kind: Service
metadata:
  name: rolling-update
  labels:
    app: webserver1
spec:
  selector:
    app: webserver1
  type: NodePort
  ports:
  - port: 80
    nodePort: 31000
    targetPort: 80


Canary Strategy

This deployment strategy allows you to route a subset of users to new functionality. It gives you two identical environments, one that serves all the users and the other includes new features that are rolled out to only a subset of users. If there are no reported errors in the new version, then that version is rolled out gradually to the rest of the infrastructure.

Deployment1.yml:

[...]
kind: Deployment
metadata:
 name: my-app-1
spec:
 replicas: 4
 template:
 labels:
   app: my-app
   version: v1
[...]


Deployment2.yml:

[...]
kind: Deployment
metadata:
 name: my-app-2
spec:
 replicas: 1
 template:
 labels:
   app: my-app
   version: v2
[...]


Service.yml:

[...]
kind: Service
metadata:
 name: my-app
spec:
   selector:
   app: my-app
[...]


This involves a slow roll-out where the version is released only for a subset of users. You can use this strategy to conveniently monitor the app performance and error rate.

Here is an overall comparison table.

Strategy Blue-Green Recreate Ramped Canary
Efforts for Setup Moderately high efforts Less efforts Moderately less efforts Moderately high efforts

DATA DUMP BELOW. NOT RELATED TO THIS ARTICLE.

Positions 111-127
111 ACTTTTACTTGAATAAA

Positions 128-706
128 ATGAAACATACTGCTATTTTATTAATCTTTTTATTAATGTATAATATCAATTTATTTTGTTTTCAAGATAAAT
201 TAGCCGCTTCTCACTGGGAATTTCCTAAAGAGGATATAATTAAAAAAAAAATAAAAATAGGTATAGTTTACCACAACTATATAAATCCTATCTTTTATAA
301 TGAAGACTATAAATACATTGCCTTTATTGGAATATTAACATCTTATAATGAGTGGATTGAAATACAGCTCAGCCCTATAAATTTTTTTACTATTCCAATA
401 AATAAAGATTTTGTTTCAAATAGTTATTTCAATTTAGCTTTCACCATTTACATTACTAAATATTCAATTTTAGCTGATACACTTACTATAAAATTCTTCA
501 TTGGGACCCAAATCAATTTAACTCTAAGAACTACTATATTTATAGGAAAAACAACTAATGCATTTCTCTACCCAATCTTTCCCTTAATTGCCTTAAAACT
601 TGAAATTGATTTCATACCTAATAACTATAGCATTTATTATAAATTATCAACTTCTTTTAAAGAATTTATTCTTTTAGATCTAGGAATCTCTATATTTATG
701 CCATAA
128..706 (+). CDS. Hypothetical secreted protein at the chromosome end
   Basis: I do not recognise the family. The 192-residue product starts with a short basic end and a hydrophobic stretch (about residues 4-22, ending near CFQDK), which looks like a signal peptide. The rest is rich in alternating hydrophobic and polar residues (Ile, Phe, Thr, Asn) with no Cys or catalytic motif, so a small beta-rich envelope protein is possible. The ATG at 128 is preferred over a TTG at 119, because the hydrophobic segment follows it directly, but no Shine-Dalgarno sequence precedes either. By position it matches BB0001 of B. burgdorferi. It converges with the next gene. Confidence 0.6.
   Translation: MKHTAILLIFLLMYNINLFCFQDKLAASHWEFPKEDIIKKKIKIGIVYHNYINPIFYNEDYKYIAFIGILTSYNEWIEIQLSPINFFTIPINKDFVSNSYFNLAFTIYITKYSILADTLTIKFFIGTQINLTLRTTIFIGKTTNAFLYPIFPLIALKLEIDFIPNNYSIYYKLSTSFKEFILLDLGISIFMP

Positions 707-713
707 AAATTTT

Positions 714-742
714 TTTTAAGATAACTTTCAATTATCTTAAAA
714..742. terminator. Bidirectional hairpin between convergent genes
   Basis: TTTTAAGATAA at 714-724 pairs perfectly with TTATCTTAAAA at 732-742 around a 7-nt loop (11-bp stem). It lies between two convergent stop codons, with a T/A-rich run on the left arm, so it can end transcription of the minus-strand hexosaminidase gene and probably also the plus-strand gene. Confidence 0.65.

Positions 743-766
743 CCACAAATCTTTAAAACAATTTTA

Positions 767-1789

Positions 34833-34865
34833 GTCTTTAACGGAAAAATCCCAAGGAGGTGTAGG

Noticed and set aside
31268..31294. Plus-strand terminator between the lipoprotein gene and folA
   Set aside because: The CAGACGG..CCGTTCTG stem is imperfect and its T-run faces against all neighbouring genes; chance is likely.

Downtime No Downtime Requires Downtime No Downtime No Downtime
Rollback rate Very low High High Moderate
Cloud Expense High Low Low Low
Real Traffic testing No No No Yes

Conclusion

You must select the right deployment strategy for your Kubernetes app based on your application use-case. For example, when deploying a Kubernetes application on the staging or development environment, using a recreate or ramped deployment strategy would be a good choice. For production, you can either use ramped or blue-green deployment strategy.

If you are not aware of your platform stability after deployment or if you want to test some application features or functionalities, then canary deployment strategy would be the best option for you. However, you must make the selection only after considering your business requirement and application behavior.

Vilas Mankala

Vilas Mankala

Sr. DevOps Engineer

Published Sep 22 2020